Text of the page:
Do Drug Rehab Centers Actually Work: Drug Treatment Success Rates
Addiction is a tricky disease, and there are a variety of different theories about which type of drug treatment works the best. Some believe that treatment doesn’t work at all. It’s true that a significant portion of the people who try to get sober relapse, and some of them went to a treatment center. A relapse doesn’t necessarily mean that rehabilitation centers aren’t beneficial, but there are some that have better drug treatment success rates than others.
What Makes a Good Drug Rehab Center?
Like any other industry in the world, there are good and bad drug treatment centers. One of the issues with treatment centers that have reduced success rates is that the United States doesn’t require someone to have an extensive background and training in the disease of addiction to open a rehabilitation facility. While there are a lot of different credentials a person can get, it doesn’t mean they have to have one to run a rehab.
When someone’s looking into entering a treatment center, they should always inquire about what makes the facility credible. There are certifications like Certified Advanced Alcohol and Drug Counselor (CAADAC) that are ways to tell if the person has studied addiction and can help addicts the best. One can also see if the therapists are licensed to treat mental illnesses as well because those with a dual diagnosis need additional care. These credentials can increase the facility’s drug treatment success rates.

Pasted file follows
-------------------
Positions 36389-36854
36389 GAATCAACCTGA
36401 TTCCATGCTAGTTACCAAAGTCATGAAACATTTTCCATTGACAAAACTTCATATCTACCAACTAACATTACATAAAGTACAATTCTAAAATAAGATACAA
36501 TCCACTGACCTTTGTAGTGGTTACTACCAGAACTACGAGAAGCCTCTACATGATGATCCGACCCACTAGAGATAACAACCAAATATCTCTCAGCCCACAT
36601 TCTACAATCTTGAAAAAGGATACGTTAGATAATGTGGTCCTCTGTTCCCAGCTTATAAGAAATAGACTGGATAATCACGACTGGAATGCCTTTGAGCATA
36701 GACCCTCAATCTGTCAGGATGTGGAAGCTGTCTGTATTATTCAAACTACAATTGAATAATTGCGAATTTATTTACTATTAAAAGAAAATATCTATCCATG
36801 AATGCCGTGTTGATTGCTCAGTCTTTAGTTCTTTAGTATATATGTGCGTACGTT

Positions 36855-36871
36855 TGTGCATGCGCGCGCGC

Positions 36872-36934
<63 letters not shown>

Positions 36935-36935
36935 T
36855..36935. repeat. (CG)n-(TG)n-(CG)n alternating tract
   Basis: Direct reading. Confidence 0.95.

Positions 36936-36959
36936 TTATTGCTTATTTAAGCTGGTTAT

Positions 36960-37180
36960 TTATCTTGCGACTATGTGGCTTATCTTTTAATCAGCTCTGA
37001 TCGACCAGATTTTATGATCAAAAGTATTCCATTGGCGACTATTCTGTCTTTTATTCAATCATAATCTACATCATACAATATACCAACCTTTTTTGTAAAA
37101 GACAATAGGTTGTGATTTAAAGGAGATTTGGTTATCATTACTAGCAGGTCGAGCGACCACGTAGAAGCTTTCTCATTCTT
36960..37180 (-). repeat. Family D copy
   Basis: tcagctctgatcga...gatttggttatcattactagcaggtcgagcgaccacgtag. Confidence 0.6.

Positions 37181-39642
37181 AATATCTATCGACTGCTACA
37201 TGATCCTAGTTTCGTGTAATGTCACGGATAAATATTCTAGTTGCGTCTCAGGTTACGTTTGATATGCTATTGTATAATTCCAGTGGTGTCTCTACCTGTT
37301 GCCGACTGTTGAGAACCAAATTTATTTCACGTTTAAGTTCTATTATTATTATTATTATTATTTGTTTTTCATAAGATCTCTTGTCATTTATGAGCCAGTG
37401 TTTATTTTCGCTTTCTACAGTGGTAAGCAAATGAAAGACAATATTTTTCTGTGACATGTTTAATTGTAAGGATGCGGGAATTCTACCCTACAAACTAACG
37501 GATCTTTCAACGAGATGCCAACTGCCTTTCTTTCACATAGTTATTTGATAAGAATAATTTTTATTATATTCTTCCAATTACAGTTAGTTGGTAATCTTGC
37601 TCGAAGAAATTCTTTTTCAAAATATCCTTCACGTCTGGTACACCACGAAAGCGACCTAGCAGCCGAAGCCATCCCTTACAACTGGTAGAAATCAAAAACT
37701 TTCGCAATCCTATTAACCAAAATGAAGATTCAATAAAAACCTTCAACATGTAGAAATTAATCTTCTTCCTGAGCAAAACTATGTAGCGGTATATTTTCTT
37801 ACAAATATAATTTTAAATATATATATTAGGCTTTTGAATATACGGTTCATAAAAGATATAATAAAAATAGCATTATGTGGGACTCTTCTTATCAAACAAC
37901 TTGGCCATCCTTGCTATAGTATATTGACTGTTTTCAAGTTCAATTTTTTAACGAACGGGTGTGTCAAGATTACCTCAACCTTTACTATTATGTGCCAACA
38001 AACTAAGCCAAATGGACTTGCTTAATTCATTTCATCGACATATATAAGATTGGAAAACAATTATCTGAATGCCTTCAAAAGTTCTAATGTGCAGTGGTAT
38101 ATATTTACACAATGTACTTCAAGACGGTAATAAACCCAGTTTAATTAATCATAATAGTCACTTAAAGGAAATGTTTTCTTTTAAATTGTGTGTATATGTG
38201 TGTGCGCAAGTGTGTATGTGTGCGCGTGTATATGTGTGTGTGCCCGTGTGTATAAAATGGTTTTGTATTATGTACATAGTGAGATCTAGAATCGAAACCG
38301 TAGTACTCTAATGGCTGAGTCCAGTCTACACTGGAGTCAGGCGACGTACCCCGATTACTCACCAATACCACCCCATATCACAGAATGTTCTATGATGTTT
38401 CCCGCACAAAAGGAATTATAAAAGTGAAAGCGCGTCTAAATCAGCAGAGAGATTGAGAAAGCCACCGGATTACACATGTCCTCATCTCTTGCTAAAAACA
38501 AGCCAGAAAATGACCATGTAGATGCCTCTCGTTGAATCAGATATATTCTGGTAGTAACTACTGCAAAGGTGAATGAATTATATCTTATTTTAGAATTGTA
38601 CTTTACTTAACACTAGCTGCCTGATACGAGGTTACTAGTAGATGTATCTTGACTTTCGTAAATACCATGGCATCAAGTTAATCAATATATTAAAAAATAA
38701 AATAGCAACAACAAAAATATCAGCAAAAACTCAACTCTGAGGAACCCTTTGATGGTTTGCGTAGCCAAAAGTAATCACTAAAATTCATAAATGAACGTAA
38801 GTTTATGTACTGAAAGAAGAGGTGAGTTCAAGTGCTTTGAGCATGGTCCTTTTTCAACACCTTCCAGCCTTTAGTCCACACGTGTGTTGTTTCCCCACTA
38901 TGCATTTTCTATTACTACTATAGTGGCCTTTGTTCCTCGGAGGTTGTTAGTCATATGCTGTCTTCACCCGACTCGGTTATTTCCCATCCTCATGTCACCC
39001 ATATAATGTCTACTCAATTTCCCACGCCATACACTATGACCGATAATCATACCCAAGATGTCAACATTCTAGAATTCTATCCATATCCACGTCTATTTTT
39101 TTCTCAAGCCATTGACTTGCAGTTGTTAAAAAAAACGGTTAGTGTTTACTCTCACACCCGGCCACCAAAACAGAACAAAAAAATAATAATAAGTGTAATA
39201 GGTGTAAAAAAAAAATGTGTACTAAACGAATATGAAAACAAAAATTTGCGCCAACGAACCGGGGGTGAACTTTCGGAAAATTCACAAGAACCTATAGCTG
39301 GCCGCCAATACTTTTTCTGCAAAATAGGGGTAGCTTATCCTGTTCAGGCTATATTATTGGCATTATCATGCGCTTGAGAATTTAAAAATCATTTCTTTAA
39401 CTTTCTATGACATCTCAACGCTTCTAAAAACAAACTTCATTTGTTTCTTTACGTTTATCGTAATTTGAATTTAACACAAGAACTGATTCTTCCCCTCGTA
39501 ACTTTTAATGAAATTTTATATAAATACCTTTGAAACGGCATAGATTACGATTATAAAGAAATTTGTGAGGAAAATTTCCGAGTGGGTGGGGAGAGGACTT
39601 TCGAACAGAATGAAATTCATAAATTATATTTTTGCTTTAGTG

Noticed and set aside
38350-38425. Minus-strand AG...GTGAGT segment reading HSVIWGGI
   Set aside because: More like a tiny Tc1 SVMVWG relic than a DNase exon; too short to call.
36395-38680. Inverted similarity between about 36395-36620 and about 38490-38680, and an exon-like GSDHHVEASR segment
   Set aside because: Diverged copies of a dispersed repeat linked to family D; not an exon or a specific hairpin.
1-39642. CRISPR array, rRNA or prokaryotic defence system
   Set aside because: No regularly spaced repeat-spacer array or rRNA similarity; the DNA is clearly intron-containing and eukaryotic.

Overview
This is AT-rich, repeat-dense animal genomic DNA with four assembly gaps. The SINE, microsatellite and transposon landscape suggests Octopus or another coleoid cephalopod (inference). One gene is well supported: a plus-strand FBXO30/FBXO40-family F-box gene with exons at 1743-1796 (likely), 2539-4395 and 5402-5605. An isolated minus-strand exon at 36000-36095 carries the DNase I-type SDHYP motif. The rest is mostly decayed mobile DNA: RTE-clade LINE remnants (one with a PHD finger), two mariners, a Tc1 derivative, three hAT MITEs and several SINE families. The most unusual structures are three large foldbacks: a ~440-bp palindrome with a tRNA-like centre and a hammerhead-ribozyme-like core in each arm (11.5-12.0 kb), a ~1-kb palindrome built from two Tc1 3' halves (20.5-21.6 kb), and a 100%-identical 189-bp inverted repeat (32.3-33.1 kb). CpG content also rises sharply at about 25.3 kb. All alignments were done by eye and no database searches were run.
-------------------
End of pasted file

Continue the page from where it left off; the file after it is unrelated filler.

How Does Addiction Treatment Compare to Other Chronic Illnesses?
If you compare drug treatment success rates to the rates of other treatments, it has similar numbers. The key is that those who go through drug rehabilitation must continue with ongoing care much like they would if they were receiving treatment for hypertension or cancer. It’s quite common for people to have relapses when they’re dealing with diabetes, asthma, and hypertension, but when the symptoms are lessened these other treatments are deemed successful.
Addiction relapse rates range between 40 and 60 percent, and they are 50 to 70 percent with both asthma and hypertension. Addiction treatment must be looked at in the same way for a person to get back on the right track. When someone’s symptoms of hypertension or asthma return, they begin treatment again, or they have more intensive treatment. The same must be done with addiction. For example, someone who relapses after outpatient treatment may need to return to an inpatient program for a higher level of care to increase their chances of real drug treatment success rates.
Drug Treatment Success Rates in Relation to the Economy
People who are addicted to drugs are much more likely to commit crimes. They’re desperate for drugs, and many of them don’t have the money to support their habit. This results in robberies as well as violent crimes. When a person is caught, they go to jail, which costs the citizens of the United States money because they have to house these people.
Estimates showed that for each dollar that was invested towards treating someone, the return was between $4 and $7. This is because when people are being treated instead of arrested, there are lower crime rates, criminal justice expenditures, as well as thefts. It also stimulates the economy because people being treated are more likely to get a job where they’ll be productive. Drug treatment success rates are often difficult to assess for a number of reasons. However, there are millions of success stories to be found on the internet and in books, magazines, songs, and movies about people who have beat their addiction and are now living successful, sober lives.